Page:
CARSON CITY – With the Nevada campaign season kicking into high gear in the four weeks remaining before election day, candidates and their supporters are also starting to focus on what could mean the difference between victory and defeat: voter turnout.
Both those running for office and political observers agree that many of Nevada’s races could be close, particularly the U.S. Senate race pitting Harry Reid against GOP challenger Sharron Angle.
Rep. Dean Heller, R-Nev., predicted a few weeks ago the Reid-Angle race will be determined by as few as 5,000 votes.
There are also concerns about who or “what” will draw votes in some races. In statewide races in Nevada, voters can opt for “none of these candidates.” Disaffected voters could opt for this choice in the U.S. Senate race, or for governor and the other constitutional officers.
And unless a pending legal challenge is successful, Nevadans will also be able to vote for Nevada Tea Party candidate Scott Ashjian.
Some Republicans have expressed concerns that both of these options could spell trouble for Angle in her bid to defeat the Senate Majority leader.
So get-out-the-vote efforts are under way in earnest with early voting set to begin in just about two weeks. Nearly 60 percent of those who voted in the 2008 general election in Nevada chose to vote early rather than on election day. Early voting runs from Oct. 16 to Oct. 29.
The Clark County Republican Party is actively recruiting more precinct captains to help walk in gated communities, as well as volunteers to help with phone banking.
“We have less than three weeks until early voting begins, and we need to reach as many of the Clark County voters as possible before October 16,” said an email from county Chairman Frank Ricotta.
Democrats are working to get out the vote as well. The Reid campaign is urging all Democrats to be sure to register to vote. Saturday was the deadline for voters to register online in Clark County or by mail statewide, but voters have until Oct. 12 to register in person.
“Time is running out, and it’s crucial to make sure our fellow Democrats are registered to vote,” the Reid campaign said.
Democrats are working the phone banks as well. On Friday, Lilly Ledbetter, the namesake of an equal pay measure signed into law by President Obama in 2009, made calls on behalf of Reid in Sparks.
While the Reid-Angle race is garnering the most attention, both parties are working hard in other races as well, particularly in state legislative contests where there is much at stake.
In the Assembly, Democrats now have a veto-proof 28-14 majority, and they are seeking to hold on to that advantage. Republicans want to pick up at least one seat to give then 15 votes, enough to block a tax increase or veto override.
In the Senate, Democrats are seeking to strengthen their majority of 12 to 14 where they too would hold a veto-proof majority. Republicans are seeking to hold on to their existing seats and pick up one more.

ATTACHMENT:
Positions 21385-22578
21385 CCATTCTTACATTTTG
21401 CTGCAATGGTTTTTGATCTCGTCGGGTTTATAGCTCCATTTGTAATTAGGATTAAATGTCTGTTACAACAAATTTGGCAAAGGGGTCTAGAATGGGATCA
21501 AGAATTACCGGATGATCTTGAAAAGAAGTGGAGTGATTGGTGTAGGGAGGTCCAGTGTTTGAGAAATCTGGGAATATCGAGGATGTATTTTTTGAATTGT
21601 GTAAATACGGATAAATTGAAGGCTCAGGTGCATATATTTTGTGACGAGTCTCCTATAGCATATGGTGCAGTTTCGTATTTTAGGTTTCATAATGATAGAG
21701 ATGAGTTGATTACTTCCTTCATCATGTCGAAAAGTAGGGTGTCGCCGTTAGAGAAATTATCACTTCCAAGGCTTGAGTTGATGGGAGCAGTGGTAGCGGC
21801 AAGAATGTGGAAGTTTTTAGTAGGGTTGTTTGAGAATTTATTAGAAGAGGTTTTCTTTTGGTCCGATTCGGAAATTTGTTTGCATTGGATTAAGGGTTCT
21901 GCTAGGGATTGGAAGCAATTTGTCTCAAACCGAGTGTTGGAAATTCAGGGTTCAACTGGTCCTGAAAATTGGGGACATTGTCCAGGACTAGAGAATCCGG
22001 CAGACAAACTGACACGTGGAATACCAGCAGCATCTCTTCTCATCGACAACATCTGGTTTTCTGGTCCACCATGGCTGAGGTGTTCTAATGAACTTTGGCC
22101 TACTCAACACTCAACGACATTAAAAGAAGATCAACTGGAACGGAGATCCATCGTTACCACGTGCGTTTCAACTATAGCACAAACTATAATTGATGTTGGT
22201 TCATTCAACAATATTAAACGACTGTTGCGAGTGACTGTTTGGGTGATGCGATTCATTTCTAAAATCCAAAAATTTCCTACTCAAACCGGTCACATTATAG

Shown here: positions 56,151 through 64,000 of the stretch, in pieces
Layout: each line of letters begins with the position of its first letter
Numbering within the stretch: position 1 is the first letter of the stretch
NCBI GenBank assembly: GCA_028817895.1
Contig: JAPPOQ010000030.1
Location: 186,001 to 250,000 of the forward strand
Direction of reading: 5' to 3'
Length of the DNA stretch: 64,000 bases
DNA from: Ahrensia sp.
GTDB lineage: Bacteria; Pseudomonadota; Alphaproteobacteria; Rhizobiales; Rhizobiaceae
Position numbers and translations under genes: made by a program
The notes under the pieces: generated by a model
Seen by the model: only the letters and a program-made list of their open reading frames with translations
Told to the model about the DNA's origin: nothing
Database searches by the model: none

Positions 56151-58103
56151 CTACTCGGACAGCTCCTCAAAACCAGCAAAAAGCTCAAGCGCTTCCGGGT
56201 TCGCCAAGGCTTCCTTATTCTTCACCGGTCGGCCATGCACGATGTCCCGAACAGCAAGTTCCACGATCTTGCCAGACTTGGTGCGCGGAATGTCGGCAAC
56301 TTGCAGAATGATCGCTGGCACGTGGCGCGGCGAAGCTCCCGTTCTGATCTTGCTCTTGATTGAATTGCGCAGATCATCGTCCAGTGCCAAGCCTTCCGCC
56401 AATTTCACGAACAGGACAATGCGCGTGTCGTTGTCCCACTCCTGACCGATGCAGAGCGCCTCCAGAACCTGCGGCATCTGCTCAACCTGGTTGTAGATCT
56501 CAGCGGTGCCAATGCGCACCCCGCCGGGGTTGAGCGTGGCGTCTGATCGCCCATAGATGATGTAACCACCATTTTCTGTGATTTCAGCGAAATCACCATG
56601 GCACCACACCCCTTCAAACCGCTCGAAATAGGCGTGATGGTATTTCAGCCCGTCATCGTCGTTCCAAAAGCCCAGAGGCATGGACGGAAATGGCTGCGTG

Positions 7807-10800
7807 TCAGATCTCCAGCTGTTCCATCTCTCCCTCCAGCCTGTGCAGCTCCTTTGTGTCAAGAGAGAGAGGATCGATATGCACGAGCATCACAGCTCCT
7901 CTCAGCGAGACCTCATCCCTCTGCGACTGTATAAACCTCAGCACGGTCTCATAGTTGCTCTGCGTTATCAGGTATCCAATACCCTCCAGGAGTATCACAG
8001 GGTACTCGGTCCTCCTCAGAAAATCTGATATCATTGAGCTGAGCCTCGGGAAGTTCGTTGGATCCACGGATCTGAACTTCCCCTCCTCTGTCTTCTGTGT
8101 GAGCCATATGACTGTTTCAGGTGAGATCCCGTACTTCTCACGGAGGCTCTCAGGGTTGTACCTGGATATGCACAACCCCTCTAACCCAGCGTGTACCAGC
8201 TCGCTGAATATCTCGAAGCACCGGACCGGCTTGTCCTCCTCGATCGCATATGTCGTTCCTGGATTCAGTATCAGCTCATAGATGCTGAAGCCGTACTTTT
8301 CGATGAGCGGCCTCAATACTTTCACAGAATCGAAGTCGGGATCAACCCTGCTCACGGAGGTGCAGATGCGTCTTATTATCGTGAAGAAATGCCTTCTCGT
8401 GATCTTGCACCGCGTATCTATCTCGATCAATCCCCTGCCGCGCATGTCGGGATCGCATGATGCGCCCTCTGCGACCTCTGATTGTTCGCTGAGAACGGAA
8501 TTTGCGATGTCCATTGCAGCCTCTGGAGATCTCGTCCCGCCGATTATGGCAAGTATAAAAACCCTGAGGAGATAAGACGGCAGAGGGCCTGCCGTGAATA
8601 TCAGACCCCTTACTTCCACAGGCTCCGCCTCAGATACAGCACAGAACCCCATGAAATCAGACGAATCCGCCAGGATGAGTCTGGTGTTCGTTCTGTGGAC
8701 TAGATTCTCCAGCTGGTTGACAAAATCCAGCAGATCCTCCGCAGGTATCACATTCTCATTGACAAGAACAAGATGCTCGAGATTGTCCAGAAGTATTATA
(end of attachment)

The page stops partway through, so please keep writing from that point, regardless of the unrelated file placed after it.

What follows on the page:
With a huge budget challenge and the potential for new taxes, as well as the once-a-decade process of drawing new political boundaries, major issues will confront lawmakers in the upcoming 2011 legislative session.
Turnover in the state Legislature will also be significant as term limits have kicked in for many incumbents. The Senate will see at least nine new members and the Assembly, 20.
Seats where Republicans see a chance to pick up a seat and that Democrats want to retain include: Assembly District 5, now held by freshman Democrat Marilyn Dondero Loop; District 10, now held by Democrat Joe Hogan; District 21, held by freshman Democrat Ellen Spiegel; District 29, held by freshman Democrat April Mastroluca; District 40, an open seat in Carson City; and the Clark Senate 5 seat held by freshman Democrat Joyce Woodhouse.
Seats Republicans hope to hold onto, and where Democrats see a chance for a pickup include: Assembly District 13, an open seat formerly held by Republican Chad Christensen; District 23, held by freshman Republican Melissa Woodbury; Clark Senate 8, held by Republican Barbara Cegavske; and Clark Senate 9, an open seat formerly held by Republican Dennis Nolan.
Nolan was defeated in the GOP primary in June by primary challenger Elizabeth Halseth, who now faces Democrat Benny Yerushalmi. Nolan was one of only 19 state Senate incumbents in 43 states nationwide to lose in a primary this year.
Even those favored to win continue to campaign on a daily basis, and some are picking up financial support.
Republican Jodi Stephens is seeking the open Assembly 32 seat in Sparks formerly held by Republican Don Gustavson, who is running for a state Senate seat. A number of lobbyists and businesses are holding a fundraiser for Stephens and Assembly Minority Leader Pete Goicoechea, R-Eureka, in Reno next week.
Stephens is facing fellow Republican Ira Hansen in the race. No other candidates filed. Goicoechea is facing Democrat John O’Connor.
John Wagner, the Independent American Party candidate for secretary of state, said several IAP candidates are working hard to win in November. Janine Hansen, running for the Assembly District 33 seat in Elko, and Stan Vaughan, running for the Assembly District 15 seat, are two of the party’s stronger candidates, he said.
Jeff Durbin, a candidate for Clark County Commission in District F, is also running a good campaign, Wagner said.